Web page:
COVID-19 tests hit second wall: lack of supplies


Not priority

  • People who have no symptoms

The CDC also says doctors should use their judgment to determine if a patient has signs and symptoms of COVID-19 and if they should be tested. COVID-19 is a reportable disease, so any doctor who performs a test must report the results to the state health department.

The CDC’s latest guidelines on testing clinicians recommend working with their state and local health departments to coordinate testing through public health labs, or working with clinical or commercial labs to obtain tests.

But those avenues failed when Viswanathan tried to test a patient who seemed like a textbook case.

The 28-year-old, a single mother, had visited Italy, including Milan, for 10 days in early March, then had a cough, mild fever and shortness of breath. The woman was also working at Newark Airport to screen people, so she was worried about infecting others.

Despite calls to the New Jersey Department of Health, two New Jersey hospitals, including Trinitas Regional Medical Center where Viswanathan is attending physician, and three private laboratories – Quest, LabCorp, and Accu Reference – the response was the same: she the patient was too young.

Viswanathan’s practice has since received 15 diagnostic test kits with nasopharyngeal swabs to test for COVID-19. Its staff also recovered some N95 masks. Staff will give the new tests, but more will be needed as well as personal protective equipment.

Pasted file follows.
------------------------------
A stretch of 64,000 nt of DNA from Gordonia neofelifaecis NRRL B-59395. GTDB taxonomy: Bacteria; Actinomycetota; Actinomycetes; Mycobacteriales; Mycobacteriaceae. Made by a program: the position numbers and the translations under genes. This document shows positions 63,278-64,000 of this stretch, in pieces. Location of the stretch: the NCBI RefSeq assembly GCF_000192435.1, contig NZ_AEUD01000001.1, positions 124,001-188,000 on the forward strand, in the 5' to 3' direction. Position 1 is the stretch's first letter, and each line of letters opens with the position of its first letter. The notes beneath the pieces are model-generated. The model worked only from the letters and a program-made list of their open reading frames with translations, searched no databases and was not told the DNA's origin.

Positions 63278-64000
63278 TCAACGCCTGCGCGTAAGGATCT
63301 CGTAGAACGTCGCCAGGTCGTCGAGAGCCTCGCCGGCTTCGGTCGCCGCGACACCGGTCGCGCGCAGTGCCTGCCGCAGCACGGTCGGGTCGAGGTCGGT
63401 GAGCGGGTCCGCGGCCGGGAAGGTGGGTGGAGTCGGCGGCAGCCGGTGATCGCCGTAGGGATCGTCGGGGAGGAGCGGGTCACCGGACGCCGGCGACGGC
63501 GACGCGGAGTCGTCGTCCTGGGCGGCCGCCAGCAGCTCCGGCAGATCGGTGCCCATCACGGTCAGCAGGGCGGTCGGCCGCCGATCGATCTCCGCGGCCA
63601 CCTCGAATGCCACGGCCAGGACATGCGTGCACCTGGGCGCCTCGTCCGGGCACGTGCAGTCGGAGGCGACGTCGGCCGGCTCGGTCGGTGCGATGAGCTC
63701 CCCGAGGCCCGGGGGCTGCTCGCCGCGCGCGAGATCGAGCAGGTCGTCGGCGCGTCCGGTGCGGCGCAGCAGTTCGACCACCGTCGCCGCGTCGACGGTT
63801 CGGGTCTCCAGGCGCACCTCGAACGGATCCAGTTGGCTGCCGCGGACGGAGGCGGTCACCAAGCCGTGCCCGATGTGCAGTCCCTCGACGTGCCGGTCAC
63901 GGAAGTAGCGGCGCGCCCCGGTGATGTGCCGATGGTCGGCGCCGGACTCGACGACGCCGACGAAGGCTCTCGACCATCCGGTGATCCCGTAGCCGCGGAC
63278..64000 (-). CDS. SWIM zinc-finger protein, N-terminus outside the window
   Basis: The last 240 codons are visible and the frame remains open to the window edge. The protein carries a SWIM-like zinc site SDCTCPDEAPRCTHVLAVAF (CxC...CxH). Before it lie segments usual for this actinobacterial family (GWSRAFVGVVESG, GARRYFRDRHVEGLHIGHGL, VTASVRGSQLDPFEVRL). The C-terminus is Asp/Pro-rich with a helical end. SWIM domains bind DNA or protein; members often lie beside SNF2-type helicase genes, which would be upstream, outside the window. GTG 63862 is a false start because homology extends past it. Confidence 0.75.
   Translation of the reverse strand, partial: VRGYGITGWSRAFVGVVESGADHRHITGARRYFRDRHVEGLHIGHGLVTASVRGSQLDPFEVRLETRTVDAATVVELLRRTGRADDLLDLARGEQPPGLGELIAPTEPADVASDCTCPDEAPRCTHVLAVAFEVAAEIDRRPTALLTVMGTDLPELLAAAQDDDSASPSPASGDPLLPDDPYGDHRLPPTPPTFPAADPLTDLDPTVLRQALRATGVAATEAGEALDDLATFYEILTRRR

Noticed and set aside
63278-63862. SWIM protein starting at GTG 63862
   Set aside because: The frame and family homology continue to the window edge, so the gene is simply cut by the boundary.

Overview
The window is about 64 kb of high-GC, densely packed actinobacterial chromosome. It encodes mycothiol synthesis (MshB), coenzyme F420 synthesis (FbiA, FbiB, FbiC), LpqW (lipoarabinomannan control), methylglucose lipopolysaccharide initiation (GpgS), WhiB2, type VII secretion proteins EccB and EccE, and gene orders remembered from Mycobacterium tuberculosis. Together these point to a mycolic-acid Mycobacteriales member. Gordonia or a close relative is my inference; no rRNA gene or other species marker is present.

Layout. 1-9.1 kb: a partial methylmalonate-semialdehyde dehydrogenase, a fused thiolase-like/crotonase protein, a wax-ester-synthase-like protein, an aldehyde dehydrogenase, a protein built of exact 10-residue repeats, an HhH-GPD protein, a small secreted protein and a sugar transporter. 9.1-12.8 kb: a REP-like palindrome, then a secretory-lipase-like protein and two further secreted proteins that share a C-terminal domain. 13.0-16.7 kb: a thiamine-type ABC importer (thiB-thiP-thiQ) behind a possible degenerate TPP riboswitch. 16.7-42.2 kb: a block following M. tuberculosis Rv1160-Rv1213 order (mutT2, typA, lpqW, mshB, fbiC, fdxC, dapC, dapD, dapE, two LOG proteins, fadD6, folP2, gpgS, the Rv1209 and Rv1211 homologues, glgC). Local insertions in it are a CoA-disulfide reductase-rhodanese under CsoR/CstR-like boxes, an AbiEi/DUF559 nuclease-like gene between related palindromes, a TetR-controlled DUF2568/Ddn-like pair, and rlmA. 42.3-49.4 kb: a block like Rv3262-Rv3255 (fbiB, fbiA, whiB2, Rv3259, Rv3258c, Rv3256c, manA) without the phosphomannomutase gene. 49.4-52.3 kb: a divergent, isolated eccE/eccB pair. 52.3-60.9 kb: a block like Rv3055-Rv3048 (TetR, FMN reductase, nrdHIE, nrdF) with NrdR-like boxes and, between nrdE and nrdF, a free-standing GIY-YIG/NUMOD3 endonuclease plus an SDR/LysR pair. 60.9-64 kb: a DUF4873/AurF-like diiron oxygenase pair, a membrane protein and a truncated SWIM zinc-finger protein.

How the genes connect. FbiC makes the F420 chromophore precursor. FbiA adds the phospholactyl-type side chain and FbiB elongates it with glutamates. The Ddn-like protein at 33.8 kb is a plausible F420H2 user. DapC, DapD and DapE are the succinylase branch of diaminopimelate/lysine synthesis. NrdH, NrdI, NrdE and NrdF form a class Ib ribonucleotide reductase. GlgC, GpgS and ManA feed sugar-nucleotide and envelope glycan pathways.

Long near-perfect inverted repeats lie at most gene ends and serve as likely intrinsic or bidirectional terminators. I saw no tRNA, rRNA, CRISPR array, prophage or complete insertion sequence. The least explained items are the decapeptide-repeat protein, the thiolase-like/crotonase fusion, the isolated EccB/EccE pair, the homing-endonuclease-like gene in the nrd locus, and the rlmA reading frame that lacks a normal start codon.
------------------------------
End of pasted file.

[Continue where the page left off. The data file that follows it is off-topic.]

In addition, a new drive-thru test center has opened in Union County of New Jersey, for residents only, in partnership with local universities and hospitals.

Viswanathan says test results can change public behavior.

“At least having something on a piece of paper that says ‘you have this virus, stay home and don’t infect others’, especially the elderly grandmother or the immunocompromised parent, could go a long way. in the coming months towards prevention, which is my ultimate goal. Knowing which is positive can prevent these patients from spreading it, “she said.

Easier access to testing and a more accurate number of people with the disease in the general population, such as in South Korea, “could keep our vulnerable population safe and contain the virus a bit faster.”

Janice McDonald contributed to this report.


About Author

Comments are closed.